Vol. LXII, No. 46
Wednesday, November 12, 2008
The Solley Theater at the Paul Robeson Center for the Arts was packed for the preview screening of Princeton playwright-turned-director Charles Evered’s Adopt A Sailor on Monday. “It means a lot for me to show this movie here because it is my hometown,” Mr. Evered said while introducing the work.
The 84-minute film centers on three characters: a sailor, played by Ethan Peck, who stumbles into the lives of married couple, Patricia and Richard (Bebe Neuwirth and Peter Coyote), through the Navy’s “Adopt A Sailor” program. Most of the film takes place inside the couple’s New York apartment, and relationships between the characters are developed largely through conversation.
Mr. Peck’s character is a sweet-faced boy from Turkey Scratch, Arkansas, while Patricia and Richard are Manhattanites who are enduring a slowly crumbling marriage. The sailor’s polite wisdom and formality is neatly juxtaposed with the self-absorbed Richard and the embittered Patricia, who become emotionally aligned only when the sailor tells them about how he once accidentally fell out of an airplane and survived. They are brought together again at the end of the film, after the sailor’s departure.
The sailor character played by Mr. Peck, who is the grandson of Gregory Peck, seems awestruck by the big city, patiently amused by Patricia and Richard attempts at caring for him (“I’m the worst ‘Adopt-a-Mother’ ever,” wails Patricia), and quietly distressed by their relationship (“This is what it looks like when people don’t love each other anymore,” yell both Richard and Patricia during different moments in the film).
Adopt A Sailor’s inception came in the form of a short play that Mr. Evered was asked to write in 2002 in response to the first anniversary of the 9/11 attacks. From there, he turned it into a longer play, and then most recently the screenplay for the film, which he also directed.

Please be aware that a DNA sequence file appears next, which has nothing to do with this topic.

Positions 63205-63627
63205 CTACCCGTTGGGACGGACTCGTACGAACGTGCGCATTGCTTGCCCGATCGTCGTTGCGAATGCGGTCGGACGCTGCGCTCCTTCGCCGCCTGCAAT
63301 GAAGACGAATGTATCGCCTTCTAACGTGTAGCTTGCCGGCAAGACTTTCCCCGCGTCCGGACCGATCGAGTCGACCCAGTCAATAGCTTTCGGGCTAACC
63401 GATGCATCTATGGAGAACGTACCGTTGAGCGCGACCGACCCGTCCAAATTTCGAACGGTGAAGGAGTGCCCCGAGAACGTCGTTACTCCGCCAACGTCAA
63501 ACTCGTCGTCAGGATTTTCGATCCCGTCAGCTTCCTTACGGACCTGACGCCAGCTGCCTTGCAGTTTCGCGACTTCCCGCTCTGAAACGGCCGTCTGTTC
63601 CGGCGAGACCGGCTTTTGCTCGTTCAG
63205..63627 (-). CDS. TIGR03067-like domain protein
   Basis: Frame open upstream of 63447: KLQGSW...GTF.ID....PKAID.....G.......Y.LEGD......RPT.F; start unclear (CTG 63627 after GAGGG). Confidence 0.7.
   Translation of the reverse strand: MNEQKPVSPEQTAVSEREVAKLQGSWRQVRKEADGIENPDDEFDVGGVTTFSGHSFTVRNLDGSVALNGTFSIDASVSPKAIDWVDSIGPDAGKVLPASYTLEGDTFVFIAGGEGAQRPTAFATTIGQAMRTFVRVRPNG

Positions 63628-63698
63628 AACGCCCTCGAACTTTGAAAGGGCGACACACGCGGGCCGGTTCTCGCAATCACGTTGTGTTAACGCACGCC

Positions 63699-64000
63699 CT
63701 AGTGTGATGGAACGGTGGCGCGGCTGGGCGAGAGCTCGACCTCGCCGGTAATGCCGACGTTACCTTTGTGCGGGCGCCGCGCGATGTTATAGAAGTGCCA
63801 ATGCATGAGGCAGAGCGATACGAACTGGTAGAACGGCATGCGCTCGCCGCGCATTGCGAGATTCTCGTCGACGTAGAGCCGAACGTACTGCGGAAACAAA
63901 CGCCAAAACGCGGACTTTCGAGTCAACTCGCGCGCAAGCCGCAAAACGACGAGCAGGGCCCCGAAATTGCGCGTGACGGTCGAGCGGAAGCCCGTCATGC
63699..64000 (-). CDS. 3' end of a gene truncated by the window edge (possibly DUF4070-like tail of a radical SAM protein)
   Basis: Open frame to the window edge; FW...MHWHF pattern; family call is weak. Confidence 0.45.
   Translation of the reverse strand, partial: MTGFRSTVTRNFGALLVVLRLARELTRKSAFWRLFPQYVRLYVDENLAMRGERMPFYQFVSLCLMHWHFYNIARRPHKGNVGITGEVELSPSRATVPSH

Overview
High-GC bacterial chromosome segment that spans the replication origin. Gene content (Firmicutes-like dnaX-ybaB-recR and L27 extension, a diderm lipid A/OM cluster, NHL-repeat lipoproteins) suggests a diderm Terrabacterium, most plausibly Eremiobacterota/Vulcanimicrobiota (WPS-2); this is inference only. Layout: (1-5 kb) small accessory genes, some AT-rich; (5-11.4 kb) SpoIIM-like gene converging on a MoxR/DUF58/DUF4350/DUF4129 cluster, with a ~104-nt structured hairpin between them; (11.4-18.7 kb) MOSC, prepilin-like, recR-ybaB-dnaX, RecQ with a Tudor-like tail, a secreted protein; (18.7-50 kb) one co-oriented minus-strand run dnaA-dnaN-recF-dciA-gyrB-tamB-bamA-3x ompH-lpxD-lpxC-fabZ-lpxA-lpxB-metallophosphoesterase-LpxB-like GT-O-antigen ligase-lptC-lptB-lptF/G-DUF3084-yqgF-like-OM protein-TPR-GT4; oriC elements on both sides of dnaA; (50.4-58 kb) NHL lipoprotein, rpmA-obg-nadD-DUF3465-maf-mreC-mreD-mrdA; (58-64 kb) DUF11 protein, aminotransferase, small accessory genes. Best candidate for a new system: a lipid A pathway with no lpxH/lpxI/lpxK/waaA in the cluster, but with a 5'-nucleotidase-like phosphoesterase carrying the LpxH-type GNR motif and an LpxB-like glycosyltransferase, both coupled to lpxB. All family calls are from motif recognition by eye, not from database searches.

Mr. Evered explained that though overt mentions of September 11 don’t appear in the movie, the theme is still “about us living during wartime” and implicit questions include, “What is sacrifice? And how are we really connected?” When Patricia and Richard grow upset that the sailor is “shipping out” to go to war the following day, it is he who comforts them, telling them not to worry.
Regarding the process of writing, Mr. Evered remarked that he has to “make every character credible and give each character their due.”
“What I find fascinating about the characters is that they tend to teach me things. I write to know, rather than to tell,” said Mr. Evered, adding, “I want to explore a world I’m not familiar with.”
“I think it’s the job of every writer to live a varied and fascinating life, and to meet as many people as they can,” Mr. Evered declared. As a professor at the University of California at Riverside, he gives his students similar advice, urging them to “read plays from all different eras, live an interesting life and save up those experiences, and try to remain open-minded.”
The project itself is one that Mr. Evered acknowledged he is “very close to,” as he was a Navy Reservist for eight years, and has also lived in New York City.
Describing being a director as an “exciting new venture,” Mr. Evered observed that “the great advantage of directing what you write is that you have more control, but the disadvantage is that you have so much control.”
Shot over 14 days, Adopt A Sailor shows real-life footage aboard the amphibious warship, USS Wasp, as well as that of New York City’s port, Times Square, and Upper West Side. Being a former Reservist, Mr. Evered was allowed the “total cooperation of the U.S. Navy for free.”
“On the deck of the USS Wasp, which is where they land their helicopters, there were 2,000 to 3,000 people on the ship and everyone was looking at me,” Mr. Evered recounted, saying he realized “they were waiting for me to say ‘Action.’” During the question-and-answer session after the screening, Former Princeton resident Ms. Neuwirth, who was in attendance that evening, revealed that Mr. Evered’s first day of filming was on board the warship.
“For a small film, it was quite a big adventure,” Mr. Evered said.
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